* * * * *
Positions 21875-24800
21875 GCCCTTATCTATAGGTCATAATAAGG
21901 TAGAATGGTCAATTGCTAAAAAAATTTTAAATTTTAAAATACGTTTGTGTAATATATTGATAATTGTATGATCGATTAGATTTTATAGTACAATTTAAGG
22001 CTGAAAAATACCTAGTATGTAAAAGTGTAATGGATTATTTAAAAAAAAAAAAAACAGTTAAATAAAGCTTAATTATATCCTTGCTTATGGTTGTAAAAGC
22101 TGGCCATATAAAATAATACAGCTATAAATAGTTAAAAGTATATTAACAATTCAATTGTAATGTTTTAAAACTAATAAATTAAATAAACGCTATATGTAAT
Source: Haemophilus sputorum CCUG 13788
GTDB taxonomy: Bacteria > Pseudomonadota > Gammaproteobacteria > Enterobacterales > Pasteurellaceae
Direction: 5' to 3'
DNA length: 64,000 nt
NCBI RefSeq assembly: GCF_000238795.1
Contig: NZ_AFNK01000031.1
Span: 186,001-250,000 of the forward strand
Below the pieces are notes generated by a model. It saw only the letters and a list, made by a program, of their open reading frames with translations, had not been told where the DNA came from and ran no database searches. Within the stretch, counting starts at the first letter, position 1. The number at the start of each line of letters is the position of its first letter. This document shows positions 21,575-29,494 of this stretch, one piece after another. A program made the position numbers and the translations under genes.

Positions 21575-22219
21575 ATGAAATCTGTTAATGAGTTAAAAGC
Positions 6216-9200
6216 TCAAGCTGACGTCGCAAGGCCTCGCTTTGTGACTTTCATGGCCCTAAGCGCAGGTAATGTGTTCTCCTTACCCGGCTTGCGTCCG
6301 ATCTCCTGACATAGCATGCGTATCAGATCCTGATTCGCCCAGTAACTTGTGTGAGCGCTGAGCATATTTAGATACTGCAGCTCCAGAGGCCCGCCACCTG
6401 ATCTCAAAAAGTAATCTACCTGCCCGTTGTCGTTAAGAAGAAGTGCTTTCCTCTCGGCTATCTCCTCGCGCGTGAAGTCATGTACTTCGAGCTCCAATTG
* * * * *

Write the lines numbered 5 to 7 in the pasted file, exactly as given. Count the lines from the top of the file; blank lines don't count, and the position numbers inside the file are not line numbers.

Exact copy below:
22101 TGGCCATATAAAATAATACAGCTATAAATAGTTAAAAGTATATTAACAATTCAATTGTAATGTTTTAAAACTAATAAATTAAATAAACGCTATATGTAAT
Source: Haemophilus sputorum CCUG 13788
GTDB taxonomy: Bacteria > Pseudomonadota > Gammaproteobacteria > Enterobacterales > Pasteurellaceae